The subject of this biography is Leslie E. Abbott, proprietor of the Concordia Steam Laundry, and successor to Abbott Brothers, having purchased the interest of R.J. Abbott in 1901. This enterprise is one of Concordia's most successful industries, both from a financial view and from the character of its work. In February, 1896, Robert J. and Leslie E. Abbott purchased the machinery of the Barons House laundry and removed it to a building on West Sixth stree.[sic] In 1898 they erected a commodious stone, building on Fifth street, near Washington, forty-four by seventy feet in dimensions, with a basement in the rear. They had grown out of their quarters on Fifth street, and when they established their new plant the facilities were increased about one-half. But a short time had elapsed, however, when their growing trade called for another increase of capacity and an addition was built, new and modern machinery added and among other improvements a cistern of five hundred barrels' capacity - a very important feature, because this enables them to exclude the use of chemicals or acids. The plant is thoroughly equipped for the highest grade of laundry work. Their service is uniform in excellence and approaches perfection as nearly as can be done by experts operating the latest improved machinery. A large portion of their trade comes from the outside. They receive shipments of laundry bundles regularly from many of the surrounding towns, and also draw trade from the country districts. The annual cash receipts of this progressive business exceeds ten thousand dollars. They employ about one dozen people.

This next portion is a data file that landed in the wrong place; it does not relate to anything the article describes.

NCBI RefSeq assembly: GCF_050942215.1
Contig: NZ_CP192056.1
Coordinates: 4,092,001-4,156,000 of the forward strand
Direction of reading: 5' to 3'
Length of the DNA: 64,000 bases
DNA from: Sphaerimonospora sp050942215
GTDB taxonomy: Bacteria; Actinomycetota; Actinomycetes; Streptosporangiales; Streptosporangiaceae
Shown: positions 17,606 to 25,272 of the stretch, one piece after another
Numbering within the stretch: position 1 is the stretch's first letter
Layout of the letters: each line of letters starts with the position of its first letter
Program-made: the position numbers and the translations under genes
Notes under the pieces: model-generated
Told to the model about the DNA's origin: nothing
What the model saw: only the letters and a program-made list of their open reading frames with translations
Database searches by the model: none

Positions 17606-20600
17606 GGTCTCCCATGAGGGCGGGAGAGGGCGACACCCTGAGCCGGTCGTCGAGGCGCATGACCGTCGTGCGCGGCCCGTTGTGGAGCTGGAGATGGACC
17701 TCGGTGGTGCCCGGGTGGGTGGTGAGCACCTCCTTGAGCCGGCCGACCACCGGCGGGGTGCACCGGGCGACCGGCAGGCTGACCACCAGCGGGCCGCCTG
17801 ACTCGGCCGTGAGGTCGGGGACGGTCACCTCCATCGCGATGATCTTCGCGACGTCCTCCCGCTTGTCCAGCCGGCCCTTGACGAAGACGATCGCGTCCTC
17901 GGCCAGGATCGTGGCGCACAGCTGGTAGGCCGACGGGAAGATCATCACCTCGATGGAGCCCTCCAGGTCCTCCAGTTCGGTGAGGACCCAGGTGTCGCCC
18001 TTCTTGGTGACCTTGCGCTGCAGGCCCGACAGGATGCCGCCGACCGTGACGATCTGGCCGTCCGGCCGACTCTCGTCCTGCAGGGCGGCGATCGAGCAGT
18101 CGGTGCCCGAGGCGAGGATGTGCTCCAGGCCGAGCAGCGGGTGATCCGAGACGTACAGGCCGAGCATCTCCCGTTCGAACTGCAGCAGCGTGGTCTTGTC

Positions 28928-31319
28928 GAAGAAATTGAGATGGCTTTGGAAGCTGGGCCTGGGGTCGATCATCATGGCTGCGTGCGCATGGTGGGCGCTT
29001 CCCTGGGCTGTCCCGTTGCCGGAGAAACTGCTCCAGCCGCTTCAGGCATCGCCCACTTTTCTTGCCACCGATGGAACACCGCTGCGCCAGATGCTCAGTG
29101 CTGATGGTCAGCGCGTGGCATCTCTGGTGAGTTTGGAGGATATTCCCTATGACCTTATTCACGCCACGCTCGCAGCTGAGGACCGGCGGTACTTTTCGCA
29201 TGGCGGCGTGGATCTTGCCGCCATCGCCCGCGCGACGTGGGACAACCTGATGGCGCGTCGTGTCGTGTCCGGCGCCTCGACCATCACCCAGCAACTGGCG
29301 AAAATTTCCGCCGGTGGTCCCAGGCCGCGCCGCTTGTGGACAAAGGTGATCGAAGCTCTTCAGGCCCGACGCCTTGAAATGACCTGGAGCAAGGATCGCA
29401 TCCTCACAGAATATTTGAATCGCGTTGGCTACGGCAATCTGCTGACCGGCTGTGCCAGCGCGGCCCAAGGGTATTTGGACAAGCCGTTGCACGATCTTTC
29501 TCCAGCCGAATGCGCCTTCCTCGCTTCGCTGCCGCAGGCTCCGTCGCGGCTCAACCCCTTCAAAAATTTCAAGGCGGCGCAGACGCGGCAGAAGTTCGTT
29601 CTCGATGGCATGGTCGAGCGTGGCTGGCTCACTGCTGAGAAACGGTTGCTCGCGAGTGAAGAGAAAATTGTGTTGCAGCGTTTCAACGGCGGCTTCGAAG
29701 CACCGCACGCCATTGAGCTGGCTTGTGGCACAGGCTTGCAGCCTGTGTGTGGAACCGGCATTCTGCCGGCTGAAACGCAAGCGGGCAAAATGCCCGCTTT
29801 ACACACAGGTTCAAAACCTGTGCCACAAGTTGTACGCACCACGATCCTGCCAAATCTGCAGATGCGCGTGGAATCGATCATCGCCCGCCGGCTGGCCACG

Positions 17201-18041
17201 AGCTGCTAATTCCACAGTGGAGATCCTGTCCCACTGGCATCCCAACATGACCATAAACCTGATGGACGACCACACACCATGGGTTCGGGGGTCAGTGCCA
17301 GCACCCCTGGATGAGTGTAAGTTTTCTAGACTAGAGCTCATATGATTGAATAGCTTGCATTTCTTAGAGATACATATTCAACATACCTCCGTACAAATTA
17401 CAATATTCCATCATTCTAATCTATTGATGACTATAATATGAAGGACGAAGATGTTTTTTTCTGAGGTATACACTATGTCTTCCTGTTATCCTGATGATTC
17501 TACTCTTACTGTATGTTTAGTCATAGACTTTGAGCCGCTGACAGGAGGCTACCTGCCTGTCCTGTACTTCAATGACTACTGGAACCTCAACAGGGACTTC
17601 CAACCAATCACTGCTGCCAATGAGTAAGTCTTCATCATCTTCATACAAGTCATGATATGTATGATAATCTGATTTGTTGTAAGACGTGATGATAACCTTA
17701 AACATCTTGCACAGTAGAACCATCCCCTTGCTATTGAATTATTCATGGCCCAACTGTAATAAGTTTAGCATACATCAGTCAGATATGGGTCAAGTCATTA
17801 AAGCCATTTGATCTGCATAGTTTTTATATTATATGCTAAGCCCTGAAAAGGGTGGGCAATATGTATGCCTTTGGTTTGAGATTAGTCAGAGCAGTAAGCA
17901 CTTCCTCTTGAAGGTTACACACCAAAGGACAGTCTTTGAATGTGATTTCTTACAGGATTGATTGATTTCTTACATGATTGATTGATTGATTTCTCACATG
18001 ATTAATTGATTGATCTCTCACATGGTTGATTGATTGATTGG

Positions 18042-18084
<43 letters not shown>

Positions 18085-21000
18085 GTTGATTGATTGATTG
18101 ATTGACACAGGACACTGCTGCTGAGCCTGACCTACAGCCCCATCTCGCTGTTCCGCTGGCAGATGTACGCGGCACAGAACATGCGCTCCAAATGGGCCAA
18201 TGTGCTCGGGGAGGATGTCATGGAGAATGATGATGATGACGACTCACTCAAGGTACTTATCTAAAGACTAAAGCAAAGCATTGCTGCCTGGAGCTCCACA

Mr. Abbott is a native of Hamilton county Kentucky, but when a youth his parents emigrated to Ottawa county, Kansas, and settled on a farm near Delphos, where they lived until coming to Concordia in 1889, eight years later. Mr. Abbott began his career as a printer and after working in various offices at Bennington, Minneapolis and Concordia, he engaged in the laundry business, being prompted because of the growing need of that enterprise in the city. Prior to venturing into business for himself he had been manager of the Barons House laundry for about three years, which was the means of rendering him competent to assume the responsibility of a plant of his own, as he had gained five years of experience, having worked in the laundry two years before assuming the management.
Mr. Abbott was married in 1892 to Miss May Scott, a daughter of W.C. Scott, and a sister of M.D. Scott, of the enterprising firm of Scott & Lintz. They are the parents of one child, a little son, born in November, 1893. Politically Mr. Abbott has followed in the footsteps of his father and is a Democrat. He is a member of the Concordia encampment of Odd Fellows. Mr. Abbott has one of the most pleasant cottage homes in the city, situated on Washington street near Eighth. Mr. Abbott has invested much of the proceeds of the business in the improvement and equipment of the plant and with the precedence he has gained it is doubtful if another laundry could establish a trade in the city.
Transcribed from E.F. Hollibaugh's Biographical history of Cloud County, Kansas biographies of representative citizens. Illustrated with portraits of prominent people, cuts of homes, stock, etc. [n.p., 1903] 919p. illus., ports. 28 cm.
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